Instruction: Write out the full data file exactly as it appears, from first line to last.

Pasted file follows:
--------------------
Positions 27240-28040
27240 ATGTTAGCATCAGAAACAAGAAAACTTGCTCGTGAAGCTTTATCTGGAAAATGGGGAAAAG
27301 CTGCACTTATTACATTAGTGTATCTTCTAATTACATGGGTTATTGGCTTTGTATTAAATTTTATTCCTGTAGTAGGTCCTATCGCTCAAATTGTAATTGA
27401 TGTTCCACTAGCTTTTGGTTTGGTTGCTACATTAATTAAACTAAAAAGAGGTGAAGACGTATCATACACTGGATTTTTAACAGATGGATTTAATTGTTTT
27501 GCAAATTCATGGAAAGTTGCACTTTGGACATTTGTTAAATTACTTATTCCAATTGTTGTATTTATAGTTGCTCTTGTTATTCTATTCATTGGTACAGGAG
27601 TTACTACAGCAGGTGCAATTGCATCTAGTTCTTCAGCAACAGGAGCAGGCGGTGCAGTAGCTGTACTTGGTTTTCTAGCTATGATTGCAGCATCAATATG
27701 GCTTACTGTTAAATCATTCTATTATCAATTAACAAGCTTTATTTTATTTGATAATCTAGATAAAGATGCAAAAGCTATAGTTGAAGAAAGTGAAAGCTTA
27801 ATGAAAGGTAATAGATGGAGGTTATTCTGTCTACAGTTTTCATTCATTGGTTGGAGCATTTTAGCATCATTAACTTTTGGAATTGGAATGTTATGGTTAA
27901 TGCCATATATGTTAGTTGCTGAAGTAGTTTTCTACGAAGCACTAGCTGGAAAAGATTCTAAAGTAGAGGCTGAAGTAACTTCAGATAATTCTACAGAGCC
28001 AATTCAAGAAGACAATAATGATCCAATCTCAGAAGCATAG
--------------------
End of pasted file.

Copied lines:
Positions 27240-28040
27240 ATGTTAGCATCAGAAACAAGAAAACTTGCTCGTGAAGCTTTATCTGGAAAATGGGGAAAAG
27301 CTGCACTTATTACATTAGTGTATCTTCTAATTACATGGGTTATTGGCTTTGTATTAAATTTTATTCCTGTAGTAGGTCCTATCGCTCAAATTGTAATTGA
27401 TGTTCCACTAGCTTTTGGTTTGGTTGCTACATTAATTAAACTAAAAAGAGGTGAAGACGTATCATACACTGGATTTTTAACAGATGGATTTAATTGTTTT
27501 GCAAATTCATGGAAAGTTGCACTTTGGACATTTGTTAAATTACTTATTCCAATTGTTGTATTTATAGTTGCTCTTGTTATTCTATTCATTGGTACAGGAG
27601 TTACTACAGCAGGTGCAATTGCATCTAGTTCTTCAGCAACAGGAGCAGGCGGTGCAGTAGCTGTACTTGGTTTTCTAGCTATGATTGCAGCATCAATATG
27701 GCTTACTGTTAAATCATTCTATTATCAATTAACAAGCTTTATTTTATTTGATAATCTAGATAAAGATGCAAAAGCTATAGTTGAAGAAAGTGAAAGCTTA
27801 ATGAAAGGTAATAGATGGAGGTTATTCTGTCTACAGTTTTCATTCATTGGTTGGAGCATTTTAGCATCATTAACTTTTGGAATTGGAATGTTATGGTTAA
27901 TGCCATATATGTTAGTTGCTGAAGTAGTTTTCTACGAAGCACTAGCTGGAAAAGATTCTAAAGTAGAGGCTGAAGTAACTTCAGATAATTCTACAGAGCC
28001 AATTCAAGAAGACAATAATGATCCAATCTCAGAAGCATAG